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Development of improved methods or basis for medical age assessments of minors and young adults

Development of improved methods or basis for medical age assessments of minors and young adults

X-ray toothBackground

Immigration authorities in several countries are confronted with a challenge in the age assessment of young asylum seekers where the applicants are unaware of their exact date of birth, identity documents are missing, or there is uncertainty associated with them. Some applicants may seek to obtain a residence permit or other benefits by claiming to be a minor. The age assessment is both methodologically and ethically complicated, but nevertheless necessary. The problem is particularly complex as it concerns individuals and their legal protection.

There is no European consensus on which methods to use for age assessment, but it is a general understanding that measurements from more than one physical trait should be used in the estimation. A majority of countries assess age based on a medical examination of bone and/or dental development, physical appearance and interviews, while a few states rely on non-medical assessments only. In Norway and several other countries (e.g. Belgium and Germany), a combination of measurements from teeth and wrist have been used. There are however different approaches for combining these results.

It is important to find approaches that can help reduce the uncertainty that will always be related to the age estimate, i.e., variations due to reference data, observers and methods. There is a need for establishing sets of new reference data based on combinations of measurements (at least wrist and teeth) with better quality and understanding of the underlying data. If new data obtained solely for atlas purposes are to be acquired, imaging techniques which do not involve ionizing radiation (e.g. MRI) will be needed. More automated tools for analysis can help reduce the variation due to observers and make measurements more objective and repeatable. Furthermore, the use of digital image analysis may give more effective and consistent interpretation.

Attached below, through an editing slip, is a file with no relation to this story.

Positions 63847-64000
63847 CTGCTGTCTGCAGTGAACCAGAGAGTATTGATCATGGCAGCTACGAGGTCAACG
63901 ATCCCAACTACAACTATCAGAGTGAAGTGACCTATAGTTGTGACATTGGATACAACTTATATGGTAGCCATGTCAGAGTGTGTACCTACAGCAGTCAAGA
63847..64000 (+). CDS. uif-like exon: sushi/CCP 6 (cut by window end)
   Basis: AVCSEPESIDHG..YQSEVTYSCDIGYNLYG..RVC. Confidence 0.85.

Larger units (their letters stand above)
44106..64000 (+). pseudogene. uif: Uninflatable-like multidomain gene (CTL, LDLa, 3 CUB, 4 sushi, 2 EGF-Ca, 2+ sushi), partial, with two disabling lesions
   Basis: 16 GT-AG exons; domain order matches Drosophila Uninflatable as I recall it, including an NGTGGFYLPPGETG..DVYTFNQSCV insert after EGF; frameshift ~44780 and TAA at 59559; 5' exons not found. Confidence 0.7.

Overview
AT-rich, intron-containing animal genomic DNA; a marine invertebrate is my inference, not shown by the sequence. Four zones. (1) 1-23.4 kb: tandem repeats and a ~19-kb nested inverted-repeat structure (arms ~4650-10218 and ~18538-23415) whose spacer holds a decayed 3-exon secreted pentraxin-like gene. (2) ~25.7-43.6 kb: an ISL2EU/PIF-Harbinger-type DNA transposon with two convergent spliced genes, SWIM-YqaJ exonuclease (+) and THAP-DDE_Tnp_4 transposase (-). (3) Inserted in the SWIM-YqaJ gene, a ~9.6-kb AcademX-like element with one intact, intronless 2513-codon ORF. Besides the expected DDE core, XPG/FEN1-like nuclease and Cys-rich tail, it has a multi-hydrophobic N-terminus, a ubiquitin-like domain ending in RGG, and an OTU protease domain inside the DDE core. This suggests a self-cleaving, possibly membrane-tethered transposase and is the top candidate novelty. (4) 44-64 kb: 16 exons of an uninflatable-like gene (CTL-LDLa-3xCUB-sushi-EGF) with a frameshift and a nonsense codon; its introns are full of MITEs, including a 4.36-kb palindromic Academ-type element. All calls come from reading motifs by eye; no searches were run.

In 2013 The Norwegian Directorate of Immigration (UDI) put out a call for tender to research organizations and individual researchers, to propose for funding by UDI research that could lead to:

  • Improved methods for measuring the physical developments of a child or young adult,
  • Improved methods for assessing and determining his/her chronological age on the basis of such measurements,
  • An improved basis for such assessments, and in particular whether s/he is older or younger than 18 years of age.


This project has been established as a result of this call.

Project organization

The project involves medical, dental and radiological experts from Norway, Italy and the United Kingdom, in addition to experts in statistical modeling and image analysis at the Norwegian Computing Center.

The work has been organized into the following work packages:

  • Better understanding of combined data: The objective is to analyze existing data from age estimations performed in Norway, where independent estimates from both teeth and wrist are combined. The aim is to understand variations and agreement between these estimates. Various factors, groups and methods will be studied.
  • Better understanding of dental variations between groups: The aim is to identify and quantify differences in tooth development between genders and ethnic groups, and the impact of this on estimated age from teeth.
  • Analysis of MRI-based data: The objective is to investigate further the MRI based methods suggested by Professor Ernesto Tomei (Department of Radiology, Sapienza University of Rome) and colleagues, and to explore the potential of methods based on image analysis to help in the process of analyzing these images.
  • Exploration of new methods: The aim is to establish one or more PhD programs on unified holistic approaches to estimate age from teeth and bones and quantify the uncertainty in age estimation.